Ex-trooper's sentencing today for shaking baby


— Today at 2 p.m., Geraldine Stewart will be in her Hartshorn, Mo., home praying her grandson leaves a Steamboat Springs courtroom a free man.
The decision whether Wesley Crider, a former Colorado State Patrol trooper, leaves free will be up to District Court Judge Joel Thompson.
Crider, 27, is scheduled to be sentenced after pleading guilty in July to felony child abuse resulting in serious injury through criminal negligence.
Crider was arrested in January after taking his son, Matthew, then 9 weeks old, to a hospital in Steamboat Springs.
Doctors caring for Matthew told authorities they believed the boy had suffered non-accidental brain trauma complicated by neglect on Crider's part. Doctors also believed the infant's injuries were consistent with shaken baby syndrome.
At the time, Crider claimed his son had fallen from a futon couch at his Westwind townhouse in Hayden the night of Jan. 14.
Today, Thompson could sentence Crider to a prison term of two to eight years. If Thompson finds aggravating circumstances related to the crime, he could expand the range of a prison sentence anywhere from one to 16 years.
Crider's plea bargain preserves Thompson's ability to consider probation and no prison in pronouncing sentence.
However, Crider also faces imprisonment of one year in connection with his guilty plea to a felony bond violation that occurred in February.
The prison term could be extended to three years, if Thompson finds aggravating circumstances in that crime.
If Thompson were to sentence Crider to prison on the child abuse charge, the bond violation sentence would be served consecutively.
"There are too many prayers going up," said Stewart, who is Crider's maternal grandmother. "I think God will take care of him. I expect him to walk out a free man.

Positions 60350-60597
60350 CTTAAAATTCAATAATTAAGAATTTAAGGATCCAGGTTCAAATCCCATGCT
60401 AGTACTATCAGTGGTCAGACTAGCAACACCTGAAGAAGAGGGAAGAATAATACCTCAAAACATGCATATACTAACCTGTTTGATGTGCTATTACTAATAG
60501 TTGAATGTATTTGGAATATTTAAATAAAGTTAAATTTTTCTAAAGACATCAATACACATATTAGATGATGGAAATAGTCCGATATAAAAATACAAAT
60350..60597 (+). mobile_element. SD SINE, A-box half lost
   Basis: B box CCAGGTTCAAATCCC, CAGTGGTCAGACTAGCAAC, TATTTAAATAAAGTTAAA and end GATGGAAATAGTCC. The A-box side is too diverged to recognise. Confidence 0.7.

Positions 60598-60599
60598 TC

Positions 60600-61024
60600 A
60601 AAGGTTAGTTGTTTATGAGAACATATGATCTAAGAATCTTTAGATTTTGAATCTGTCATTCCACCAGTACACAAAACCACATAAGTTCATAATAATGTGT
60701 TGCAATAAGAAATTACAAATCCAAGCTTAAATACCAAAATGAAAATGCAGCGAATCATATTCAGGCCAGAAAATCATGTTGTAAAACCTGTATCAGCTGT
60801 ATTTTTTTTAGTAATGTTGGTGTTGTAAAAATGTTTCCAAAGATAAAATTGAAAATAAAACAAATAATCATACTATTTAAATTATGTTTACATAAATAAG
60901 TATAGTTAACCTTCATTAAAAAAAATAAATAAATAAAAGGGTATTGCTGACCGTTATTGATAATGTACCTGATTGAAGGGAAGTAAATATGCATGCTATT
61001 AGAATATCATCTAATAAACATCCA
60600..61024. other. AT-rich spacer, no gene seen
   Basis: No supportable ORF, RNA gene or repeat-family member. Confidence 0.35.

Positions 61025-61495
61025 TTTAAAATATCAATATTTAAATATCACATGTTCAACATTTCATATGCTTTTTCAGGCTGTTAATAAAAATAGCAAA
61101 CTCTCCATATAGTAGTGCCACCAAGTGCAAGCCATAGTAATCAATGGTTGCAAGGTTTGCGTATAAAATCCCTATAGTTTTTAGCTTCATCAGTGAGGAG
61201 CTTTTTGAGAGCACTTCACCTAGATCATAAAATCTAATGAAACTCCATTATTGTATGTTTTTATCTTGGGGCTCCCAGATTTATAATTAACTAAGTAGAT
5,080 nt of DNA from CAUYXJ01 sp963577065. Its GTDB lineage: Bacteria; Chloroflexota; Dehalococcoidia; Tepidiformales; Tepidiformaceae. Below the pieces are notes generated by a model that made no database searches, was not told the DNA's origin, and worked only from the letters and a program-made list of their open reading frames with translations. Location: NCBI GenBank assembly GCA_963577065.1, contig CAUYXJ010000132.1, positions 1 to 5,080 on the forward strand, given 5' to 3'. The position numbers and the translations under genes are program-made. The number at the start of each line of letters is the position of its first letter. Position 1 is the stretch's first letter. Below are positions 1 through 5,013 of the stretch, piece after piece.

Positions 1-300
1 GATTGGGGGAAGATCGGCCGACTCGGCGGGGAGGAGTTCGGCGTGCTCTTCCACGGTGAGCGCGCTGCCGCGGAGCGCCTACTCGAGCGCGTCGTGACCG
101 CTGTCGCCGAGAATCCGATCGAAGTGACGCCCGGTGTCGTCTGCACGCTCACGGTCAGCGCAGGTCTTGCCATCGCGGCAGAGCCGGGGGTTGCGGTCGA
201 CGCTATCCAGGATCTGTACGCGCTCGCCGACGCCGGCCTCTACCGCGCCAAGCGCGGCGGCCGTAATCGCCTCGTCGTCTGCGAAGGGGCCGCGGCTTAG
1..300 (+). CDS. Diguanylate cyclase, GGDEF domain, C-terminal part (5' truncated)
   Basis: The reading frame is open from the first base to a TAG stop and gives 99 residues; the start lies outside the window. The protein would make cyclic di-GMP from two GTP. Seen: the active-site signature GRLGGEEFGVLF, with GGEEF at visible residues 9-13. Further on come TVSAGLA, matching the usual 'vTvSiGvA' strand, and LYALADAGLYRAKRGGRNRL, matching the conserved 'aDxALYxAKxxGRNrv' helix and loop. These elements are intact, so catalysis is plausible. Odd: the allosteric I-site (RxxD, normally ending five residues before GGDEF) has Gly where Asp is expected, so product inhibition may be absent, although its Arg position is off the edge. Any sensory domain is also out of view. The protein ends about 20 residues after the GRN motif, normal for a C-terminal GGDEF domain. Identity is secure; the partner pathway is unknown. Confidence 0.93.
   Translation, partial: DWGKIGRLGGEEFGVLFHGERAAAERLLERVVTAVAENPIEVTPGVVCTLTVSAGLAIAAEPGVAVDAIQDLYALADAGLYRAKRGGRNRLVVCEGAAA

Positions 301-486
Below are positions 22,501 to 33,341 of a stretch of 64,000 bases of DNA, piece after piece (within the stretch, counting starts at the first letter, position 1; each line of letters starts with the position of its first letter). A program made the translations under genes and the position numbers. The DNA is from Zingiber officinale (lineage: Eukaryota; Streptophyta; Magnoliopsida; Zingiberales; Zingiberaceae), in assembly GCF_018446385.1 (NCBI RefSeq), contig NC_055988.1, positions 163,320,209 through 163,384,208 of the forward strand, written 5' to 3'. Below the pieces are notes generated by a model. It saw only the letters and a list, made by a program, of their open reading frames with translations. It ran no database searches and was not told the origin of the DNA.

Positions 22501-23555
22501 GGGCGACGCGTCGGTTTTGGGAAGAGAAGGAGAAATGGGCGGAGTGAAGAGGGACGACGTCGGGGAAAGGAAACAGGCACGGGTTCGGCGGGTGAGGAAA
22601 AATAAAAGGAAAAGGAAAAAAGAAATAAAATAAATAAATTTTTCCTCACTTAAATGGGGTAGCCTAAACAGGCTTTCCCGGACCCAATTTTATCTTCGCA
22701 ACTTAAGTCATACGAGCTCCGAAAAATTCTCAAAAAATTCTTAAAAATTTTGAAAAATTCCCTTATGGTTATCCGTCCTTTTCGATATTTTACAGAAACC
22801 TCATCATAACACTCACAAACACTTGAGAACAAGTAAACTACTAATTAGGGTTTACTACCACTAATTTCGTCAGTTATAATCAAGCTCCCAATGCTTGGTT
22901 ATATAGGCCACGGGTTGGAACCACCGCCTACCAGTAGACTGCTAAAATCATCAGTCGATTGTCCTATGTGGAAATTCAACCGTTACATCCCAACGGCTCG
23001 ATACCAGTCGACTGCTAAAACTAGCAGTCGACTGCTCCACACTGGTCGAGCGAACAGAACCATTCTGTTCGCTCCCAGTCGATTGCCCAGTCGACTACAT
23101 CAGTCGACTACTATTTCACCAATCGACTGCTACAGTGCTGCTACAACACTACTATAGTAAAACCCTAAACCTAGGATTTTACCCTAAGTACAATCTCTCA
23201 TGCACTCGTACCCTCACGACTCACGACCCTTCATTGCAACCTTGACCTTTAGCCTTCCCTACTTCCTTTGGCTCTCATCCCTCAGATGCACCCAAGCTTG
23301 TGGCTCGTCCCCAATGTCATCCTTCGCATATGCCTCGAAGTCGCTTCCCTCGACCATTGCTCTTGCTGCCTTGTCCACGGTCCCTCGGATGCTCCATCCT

"I will be praying during the hearing."
For support, Crider will be joined in the courtroom today by his mother, Shirley, brother, Kevin, and others, Stewart said.
Stewart described her grandson as a father who would never hurt his children. Along with Matthew, Crider has an older son, Austin.
"He would not hurt one of his kids," she said. "He would kill himself before he would.
"This has been terrible for the family. I wish he had never seen Colorado."
Crider is originally from Missouri and moved to this state about three years ago, Stewart said.
According to an arrest warrant, Crider told authorities he became frustrated dealing with the "colicky baby," the night in question.
He reportedly told authorities he might have handled the baby a little roughly around the chest, the warrant states.
After the infant was taken to Yampa Valley Medical Center, he was flown to Children's Hospital in Denver.
A CAT scan performed there showed signs of internal trauma and evidence of "extensive internal devastation to the infant's head," Crider's arrest warrant states.
The infant was later released from the hospital. The District Attorney's office has used the term "brain dead" to describe the infant's condition.
Currently, the boys live with their mother, Jacie.
"I came out in May and June, and I was hoping to see the grandkids, but I was not allowed," Stewart said.
Crider had been a trooper for two years. Following his Jan. 16 arrest, he was placed on administrative leave. He resigned from his post Jan. 31.
Crider moved to Routt County from Glenwood Springs in 1998 to take a job with the state patrol based in Steamboat Springs. He has a degree in criminal justice from Southeast Missouri State.

To reach Gary E. Salazar call 871-4205 or e-mail gsalazar@amigo.net


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